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Alec’s Journey (Part 1/8)




I have been a “street photographer” all my life. Since I took to photography as a kid, I liked taking pictures of people.  

I moved a lot around the world and I traveled a lot and was fascinated by the differences in cultures and the way people looked. Eventually I started to see not the differences among people but their similarities. Similarities in the way they talk, the way they interact with each other, the way they laugh, the way they are sad…  I loved the idea of showing different people being similar in so many ways.

I thought I was a street photographer!

Until my teacher asked me, “What did you talk about with this person?” 

I was puzzled, perplexed and didn’t know what to say. I never spoke with my subjects!  

I looked at my photographs and what I saw didn’t please me: It was as if a remote observer was looking in at a foreign tribe. I was out, my subjects were in.

Then I saw photographs by famous street photographers, and my feeling was quite different: It was as if a member of the tribe took a photo of other members of their tribe. The human connection was immediately apparent!

Here is a photo I took from very far away using a 200mm lens:

Ghana, 2019

Then I started reading about street photography and studying the work of the masters. It was the beginning of my awakening:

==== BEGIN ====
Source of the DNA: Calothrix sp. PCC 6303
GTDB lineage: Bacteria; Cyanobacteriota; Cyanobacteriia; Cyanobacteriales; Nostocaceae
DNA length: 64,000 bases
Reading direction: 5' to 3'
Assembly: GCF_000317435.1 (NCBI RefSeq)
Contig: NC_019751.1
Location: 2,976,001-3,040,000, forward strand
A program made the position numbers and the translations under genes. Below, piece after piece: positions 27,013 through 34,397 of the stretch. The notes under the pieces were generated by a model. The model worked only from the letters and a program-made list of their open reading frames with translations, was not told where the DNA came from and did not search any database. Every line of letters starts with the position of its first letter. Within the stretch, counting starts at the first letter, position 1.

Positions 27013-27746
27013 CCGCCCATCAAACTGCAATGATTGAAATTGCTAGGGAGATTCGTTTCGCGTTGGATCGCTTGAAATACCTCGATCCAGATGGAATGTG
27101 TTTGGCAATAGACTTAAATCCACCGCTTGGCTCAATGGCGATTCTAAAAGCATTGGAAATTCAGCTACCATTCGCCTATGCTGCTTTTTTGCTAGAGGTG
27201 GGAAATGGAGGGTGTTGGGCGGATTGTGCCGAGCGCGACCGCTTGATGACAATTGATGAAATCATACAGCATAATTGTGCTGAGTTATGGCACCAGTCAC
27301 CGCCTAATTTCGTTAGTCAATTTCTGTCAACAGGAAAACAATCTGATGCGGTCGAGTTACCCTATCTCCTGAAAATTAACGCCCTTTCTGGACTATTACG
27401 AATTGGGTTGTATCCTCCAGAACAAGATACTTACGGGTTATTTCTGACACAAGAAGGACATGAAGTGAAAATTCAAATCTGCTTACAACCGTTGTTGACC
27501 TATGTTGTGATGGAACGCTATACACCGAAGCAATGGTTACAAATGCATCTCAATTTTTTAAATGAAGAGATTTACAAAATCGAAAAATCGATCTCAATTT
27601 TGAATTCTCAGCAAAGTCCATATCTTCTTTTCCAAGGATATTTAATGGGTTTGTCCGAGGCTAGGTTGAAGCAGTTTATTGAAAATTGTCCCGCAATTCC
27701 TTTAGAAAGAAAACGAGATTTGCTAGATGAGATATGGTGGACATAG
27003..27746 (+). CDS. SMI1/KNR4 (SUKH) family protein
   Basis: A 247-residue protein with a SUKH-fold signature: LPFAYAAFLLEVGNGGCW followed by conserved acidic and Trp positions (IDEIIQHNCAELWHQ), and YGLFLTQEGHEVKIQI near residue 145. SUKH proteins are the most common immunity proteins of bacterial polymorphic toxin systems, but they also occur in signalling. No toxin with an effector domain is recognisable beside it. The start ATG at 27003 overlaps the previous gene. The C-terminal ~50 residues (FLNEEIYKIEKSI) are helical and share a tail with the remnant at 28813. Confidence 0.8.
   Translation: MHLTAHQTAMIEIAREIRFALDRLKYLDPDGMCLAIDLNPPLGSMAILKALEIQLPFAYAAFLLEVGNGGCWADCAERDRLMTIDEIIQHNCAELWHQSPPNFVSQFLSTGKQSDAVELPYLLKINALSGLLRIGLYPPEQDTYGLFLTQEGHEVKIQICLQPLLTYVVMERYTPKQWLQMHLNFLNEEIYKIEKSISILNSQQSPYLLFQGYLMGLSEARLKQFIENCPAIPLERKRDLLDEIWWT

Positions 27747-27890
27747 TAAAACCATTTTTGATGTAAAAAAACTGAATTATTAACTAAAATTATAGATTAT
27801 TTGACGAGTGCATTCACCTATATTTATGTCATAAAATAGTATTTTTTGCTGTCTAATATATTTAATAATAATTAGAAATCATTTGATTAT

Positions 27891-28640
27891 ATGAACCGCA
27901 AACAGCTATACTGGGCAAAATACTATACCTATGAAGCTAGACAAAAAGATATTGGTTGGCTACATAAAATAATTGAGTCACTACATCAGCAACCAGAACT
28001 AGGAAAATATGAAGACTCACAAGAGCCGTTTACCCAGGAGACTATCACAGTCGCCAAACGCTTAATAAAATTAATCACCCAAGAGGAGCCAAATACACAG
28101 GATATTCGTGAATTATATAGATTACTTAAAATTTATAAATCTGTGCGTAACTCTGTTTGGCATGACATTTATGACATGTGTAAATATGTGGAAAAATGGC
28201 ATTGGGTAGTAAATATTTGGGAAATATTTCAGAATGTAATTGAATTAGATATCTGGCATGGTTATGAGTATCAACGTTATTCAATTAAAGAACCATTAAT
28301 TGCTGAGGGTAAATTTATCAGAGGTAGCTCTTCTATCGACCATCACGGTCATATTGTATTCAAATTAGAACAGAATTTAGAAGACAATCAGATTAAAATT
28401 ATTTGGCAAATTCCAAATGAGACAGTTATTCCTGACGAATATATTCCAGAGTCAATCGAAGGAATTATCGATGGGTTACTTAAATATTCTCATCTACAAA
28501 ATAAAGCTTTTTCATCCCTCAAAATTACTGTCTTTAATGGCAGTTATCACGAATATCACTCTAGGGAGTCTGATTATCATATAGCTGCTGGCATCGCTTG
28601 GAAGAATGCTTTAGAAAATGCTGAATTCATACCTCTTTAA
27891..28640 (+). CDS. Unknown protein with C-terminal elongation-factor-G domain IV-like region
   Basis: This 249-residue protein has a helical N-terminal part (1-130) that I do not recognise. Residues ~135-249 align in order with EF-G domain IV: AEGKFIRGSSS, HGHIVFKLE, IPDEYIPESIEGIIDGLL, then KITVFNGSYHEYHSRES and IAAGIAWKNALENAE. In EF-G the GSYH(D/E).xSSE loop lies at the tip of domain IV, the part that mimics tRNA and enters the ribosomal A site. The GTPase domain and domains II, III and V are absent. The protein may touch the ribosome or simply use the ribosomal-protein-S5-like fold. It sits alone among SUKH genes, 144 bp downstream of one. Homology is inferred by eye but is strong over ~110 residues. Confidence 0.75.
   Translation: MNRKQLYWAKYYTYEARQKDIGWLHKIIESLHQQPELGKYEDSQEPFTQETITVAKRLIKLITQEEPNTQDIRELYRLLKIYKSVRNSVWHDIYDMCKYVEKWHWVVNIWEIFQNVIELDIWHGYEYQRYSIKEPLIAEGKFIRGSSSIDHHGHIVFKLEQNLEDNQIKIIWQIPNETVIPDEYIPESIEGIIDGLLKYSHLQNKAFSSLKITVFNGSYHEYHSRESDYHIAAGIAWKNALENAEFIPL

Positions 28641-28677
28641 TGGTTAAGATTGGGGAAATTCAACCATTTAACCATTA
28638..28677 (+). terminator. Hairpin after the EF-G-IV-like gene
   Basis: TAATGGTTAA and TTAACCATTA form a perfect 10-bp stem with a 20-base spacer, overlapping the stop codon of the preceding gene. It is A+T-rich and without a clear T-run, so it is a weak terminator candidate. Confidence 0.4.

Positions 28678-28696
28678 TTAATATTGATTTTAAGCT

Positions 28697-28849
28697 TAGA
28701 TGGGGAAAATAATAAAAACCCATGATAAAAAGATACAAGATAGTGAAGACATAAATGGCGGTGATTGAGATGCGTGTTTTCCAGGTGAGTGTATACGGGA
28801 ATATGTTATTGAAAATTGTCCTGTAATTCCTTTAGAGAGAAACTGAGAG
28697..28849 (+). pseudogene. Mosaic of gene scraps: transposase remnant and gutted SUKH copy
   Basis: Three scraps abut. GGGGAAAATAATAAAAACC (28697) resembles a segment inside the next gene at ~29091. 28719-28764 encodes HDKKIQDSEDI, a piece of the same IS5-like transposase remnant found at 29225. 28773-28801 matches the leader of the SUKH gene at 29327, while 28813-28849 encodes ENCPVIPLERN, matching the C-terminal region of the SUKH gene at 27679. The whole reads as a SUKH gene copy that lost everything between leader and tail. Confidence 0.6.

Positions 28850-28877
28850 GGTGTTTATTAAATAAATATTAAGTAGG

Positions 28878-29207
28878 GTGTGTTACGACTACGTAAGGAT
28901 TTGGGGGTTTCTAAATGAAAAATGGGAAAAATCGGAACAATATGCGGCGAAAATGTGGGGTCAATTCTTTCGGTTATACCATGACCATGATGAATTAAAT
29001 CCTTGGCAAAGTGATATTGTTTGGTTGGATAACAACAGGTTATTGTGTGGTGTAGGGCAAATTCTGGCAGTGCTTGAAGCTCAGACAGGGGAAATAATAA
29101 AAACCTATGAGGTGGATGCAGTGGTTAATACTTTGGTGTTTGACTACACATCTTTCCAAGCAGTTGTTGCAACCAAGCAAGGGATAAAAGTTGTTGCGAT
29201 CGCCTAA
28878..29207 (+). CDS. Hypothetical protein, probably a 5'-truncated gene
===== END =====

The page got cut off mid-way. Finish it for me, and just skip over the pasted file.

“How you see photos and what you see in them is a reflection of how you see the world.” –Bryce Evans

I saw the world as an observer, an outsider, detached! No wonder my photographs lacked the human connection. 

“If your photos aren’t good enough, then you’re not close enough.” -Robert Capa

I was far, I used technology, I didn’t connect.

“It is more important to click with people than to click the shutter.” –Alfred Eisenstaedt

I realized that something was missing, not in my technique but in myself. I was fearful of the interaction, reluctant to approach people, I had a feeling of entitlement, I got angry at the rejection, I took pictures quickly so I could run away.

I had to learn to interact with people, to approach people with confidence, to accept rejection, to place myself in my subject’s shoes, and most importantly to respect my subject and create the sense of intimacy between us that would allow me to take photos of my subjects’ soul, not only their face.

These skills helped me be a better photographer but inadvertently, they help me become a better person, to know myself and approach life from a very different perspective.

Here is an example of my photography after I learned those skills. The human connection is apparent.

This blog will take you through my transformation.

Ghana, 2019

I will show you in periodic installments how I learned 

  • To “read” the other person (body language, facial expressions, hidden language)
  • To identify emotions in the other person
  • To listen and pay attention to the other person’s story
  • To not interrupt and let the other person feel free to express their opinion
  • To not judge, to accept other people’s imperfections
  • To empathize with the other person
  • To respect the other person
  • To create trust
  • To guide a deeper conversation and create intimacy

Join me in my journey.  It may help you see yourself in a different light.

With Gratitude,

Alec Rill

Alec Rill

I am a street photographer documenting the world as I see it through my camera. I try to show the range of human emotions wherever I go, whether it is to far away places or across the street.

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